Free: 10 Things the Best Law-Firm Website Designs Have in Common
For seven years, Lawyerist has published an annual list of the best law firm websites. Now, you can find out what they have in common.
Lawyers, along with many businesses, are pretty incompetent when it comes to social media. They just can’t seem to get their brains around the idea that being social is not about pimping their own blog posts or collecting followers or friends or connections or whatever.
What I wrote about blogging a couple of months ago applies equally to other forms of social media (although I’m not conceding that blogs ought to be considered social media, as a general rule):
Look, blogs are awful direct marketing tools. Expecting people to find your blog and call you is like the Atlantic Monthly writing about current events because it wants to sell consulting services to politicians. It’s like a journalist expecting orders for donuts after publishing an article about the stock price of Dunkin Donuts. Or like people trying to hire the LA Times to handle their murder defense because it covered the OJ Simpson trial. The direct result of publishing a blog is readers — if it doesn’t suck — not clients.
… or, worse, [your blog sucks] because you think of a blog as advertising. You end most posts with a “call to action” like “If you have been arrested for picking up a prostitute, we can help! Call now for a free consultation!” Blog posts are not billboards — or advertisements in any way. I don’t know how anybody could think that will work, but some people obviously do.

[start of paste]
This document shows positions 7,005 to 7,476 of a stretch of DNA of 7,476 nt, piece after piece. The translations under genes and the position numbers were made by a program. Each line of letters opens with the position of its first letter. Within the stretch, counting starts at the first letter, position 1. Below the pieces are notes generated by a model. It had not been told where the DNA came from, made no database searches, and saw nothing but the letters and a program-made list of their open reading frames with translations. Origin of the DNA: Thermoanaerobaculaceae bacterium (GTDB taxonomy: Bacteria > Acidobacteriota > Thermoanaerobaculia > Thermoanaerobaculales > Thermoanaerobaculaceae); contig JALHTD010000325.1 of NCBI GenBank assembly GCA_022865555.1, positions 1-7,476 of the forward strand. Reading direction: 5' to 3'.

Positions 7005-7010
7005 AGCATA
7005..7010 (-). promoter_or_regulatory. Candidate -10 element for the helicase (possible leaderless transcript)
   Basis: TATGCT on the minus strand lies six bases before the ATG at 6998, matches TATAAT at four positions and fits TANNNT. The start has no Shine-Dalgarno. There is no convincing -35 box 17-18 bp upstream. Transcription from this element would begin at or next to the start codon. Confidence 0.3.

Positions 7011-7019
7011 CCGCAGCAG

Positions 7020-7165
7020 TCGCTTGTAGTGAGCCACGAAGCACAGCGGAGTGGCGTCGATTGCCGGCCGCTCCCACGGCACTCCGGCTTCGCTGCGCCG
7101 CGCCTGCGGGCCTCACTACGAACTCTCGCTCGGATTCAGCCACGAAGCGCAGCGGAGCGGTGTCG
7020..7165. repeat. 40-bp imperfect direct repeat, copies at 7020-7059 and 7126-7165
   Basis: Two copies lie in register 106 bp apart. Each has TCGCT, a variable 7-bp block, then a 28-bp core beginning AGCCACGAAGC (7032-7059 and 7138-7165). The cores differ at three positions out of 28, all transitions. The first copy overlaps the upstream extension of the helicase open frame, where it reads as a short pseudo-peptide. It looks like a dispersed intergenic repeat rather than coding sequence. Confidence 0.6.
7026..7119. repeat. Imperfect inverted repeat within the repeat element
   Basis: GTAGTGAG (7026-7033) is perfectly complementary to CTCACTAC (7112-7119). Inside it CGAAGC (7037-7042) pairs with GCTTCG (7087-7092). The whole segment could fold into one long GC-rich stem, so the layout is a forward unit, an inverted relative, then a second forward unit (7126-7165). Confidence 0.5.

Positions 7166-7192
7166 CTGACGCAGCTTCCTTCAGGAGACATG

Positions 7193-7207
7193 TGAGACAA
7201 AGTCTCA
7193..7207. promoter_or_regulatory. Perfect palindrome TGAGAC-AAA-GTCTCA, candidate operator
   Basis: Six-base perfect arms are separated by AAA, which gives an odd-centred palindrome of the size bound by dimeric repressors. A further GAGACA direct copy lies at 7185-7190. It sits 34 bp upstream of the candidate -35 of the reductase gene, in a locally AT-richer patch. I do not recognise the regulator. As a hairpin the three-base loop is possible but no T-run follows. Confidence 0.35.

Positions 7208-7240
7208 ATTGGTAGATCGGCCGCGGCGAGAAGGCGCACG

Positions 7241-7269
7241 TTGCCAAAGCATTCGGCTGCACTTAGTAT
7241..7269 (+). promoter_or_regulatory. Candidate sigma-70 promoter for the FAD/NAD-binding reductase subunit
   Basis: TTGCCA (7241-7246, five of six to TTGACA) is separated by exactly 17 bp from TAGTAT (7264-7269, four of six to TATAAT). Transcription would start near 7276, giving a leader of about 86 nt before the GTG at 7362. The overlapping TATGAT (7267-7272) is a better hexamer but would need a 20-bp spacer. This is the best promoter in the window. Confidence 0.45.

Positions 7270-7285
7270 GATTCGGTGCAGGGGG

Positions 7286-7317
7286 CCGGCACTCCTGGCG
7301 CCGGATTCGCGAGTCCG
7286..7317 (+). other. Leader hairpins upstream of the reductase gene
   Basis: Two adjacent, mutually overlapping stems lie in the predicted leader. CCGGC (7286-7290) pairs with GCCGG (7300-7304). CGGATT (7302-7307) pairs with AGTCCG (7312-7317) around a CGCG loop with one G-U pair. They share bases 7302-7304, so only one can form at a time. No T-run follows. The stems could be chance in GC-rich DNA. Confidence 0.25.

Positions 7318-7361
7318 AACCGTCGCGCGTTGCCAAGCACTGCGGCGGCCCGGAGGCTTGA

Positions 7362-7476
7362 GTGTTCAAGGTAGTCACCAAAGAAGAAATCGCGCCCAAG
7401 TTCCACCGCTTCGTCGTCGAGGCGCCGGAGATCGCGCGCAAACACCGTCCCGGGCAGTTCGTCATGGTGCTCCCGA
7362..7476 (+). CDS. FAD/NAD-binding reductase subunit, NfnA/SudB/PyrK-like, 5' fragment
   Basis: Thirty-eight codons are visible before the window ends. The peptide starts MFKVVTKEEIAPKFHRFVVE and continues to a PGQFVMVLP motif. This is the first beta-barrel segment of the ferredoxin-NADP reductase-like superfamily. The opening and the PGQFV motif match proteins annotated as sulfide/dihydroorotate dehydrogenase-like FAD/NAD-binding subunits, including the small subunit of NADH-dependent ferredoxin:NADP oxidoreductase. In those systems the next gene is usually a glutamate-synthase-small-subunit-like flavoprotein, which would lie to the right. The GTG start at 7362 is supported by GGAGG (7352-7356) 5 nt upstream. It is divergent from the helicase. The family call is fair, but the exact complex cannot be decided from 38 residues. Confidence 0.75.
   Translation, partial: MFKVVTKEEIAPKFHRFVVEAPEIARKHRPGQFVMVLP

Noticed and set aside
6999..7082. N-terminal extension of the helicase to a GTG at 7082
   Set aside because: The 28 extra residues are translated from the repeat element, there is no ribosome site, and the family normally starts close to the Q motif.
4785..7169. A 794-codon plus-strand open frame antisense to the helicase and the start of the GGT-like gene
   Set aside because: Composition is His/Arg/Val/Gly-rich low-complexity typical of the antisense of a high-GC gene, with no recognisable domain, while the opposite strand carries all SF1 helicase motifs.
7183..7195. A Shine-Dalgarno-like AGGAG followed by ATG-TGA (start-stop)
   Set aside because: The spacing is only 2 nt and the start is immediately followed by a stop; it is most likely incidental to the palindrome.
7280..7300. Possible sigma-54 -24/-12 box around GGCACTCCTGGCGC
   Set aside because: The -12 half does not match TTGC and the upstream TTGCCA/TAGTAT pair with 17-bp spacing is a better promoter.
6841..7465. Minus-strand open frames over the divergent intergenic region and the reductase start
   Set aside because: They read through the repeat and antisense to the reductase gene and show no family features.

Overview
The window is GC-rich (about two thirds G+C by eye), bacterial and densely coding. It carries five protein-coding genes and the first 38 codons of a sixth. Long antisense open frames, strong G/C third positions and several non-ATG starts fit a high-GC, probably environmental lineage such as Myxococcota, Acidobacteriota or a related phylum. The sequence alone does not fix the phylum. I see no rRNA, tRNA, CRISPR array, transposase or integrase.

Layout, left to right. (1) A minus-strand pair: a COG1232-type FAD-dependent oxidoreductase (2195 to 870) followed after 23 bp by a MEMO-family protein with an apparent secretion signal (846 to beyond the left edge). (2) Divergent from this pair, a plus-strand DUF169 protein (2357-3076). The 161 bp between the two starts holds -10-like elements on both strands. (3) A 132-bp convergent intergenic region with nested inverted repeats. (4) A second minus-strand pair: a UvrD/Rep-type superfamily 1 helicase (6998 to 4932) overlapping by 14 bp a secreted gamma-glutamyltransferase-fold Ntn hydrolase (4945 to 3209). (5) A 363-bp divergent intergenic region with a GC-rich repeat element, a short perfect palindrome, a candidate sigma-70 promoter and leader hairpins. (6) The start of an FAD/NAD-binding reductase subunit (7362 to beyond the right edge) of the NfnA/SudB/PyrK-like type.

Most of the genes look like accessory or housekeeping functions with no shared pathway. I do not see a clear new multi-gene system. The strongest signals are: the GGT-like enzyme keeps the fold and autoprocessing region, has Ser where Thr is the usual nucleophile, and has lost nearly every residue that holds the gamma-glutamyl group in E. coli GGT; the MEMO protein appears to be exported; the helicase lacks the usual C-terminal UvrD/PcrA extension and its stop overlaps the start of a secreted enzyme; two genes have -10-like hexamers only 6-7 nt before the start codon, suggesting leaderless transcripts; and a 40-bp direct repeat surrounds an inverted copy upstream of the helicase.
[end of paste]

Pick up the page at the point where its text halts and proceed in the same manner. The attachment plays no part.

Just replace blogs in those paragraphs with social media, and you’ve got a good picture of how 99% of lawyers use social media. I’m not frustrated about this like Kevin O’Keefe is, because I am not convinced that social media is a must-do for lawyers, for marketing or for any other reason.
The lawyers doing social media badly are only making themselves look like idiots. (This is probably a net benefit for consumers, who can apply a simple litmus test when checking out a lawyer on social media (assuming any every do): Is this lawyer tooting his or her own horn? If so, call a different lawyer.)
No, I am not frustrated, just annoyed. Most lawyers on social media are doing the equivalent of barging into a room and announcing “I am Pat Smith, and I won a case today!” before tossing a handful of business cards at the audience and walking out with a flourish. Then, everyone is annoyed at the interruption of their conversations.
Lawyers who use social media badly may be hurting themselves, but mostly they are just annoying the rest of us who want to use social media to, you know, be social.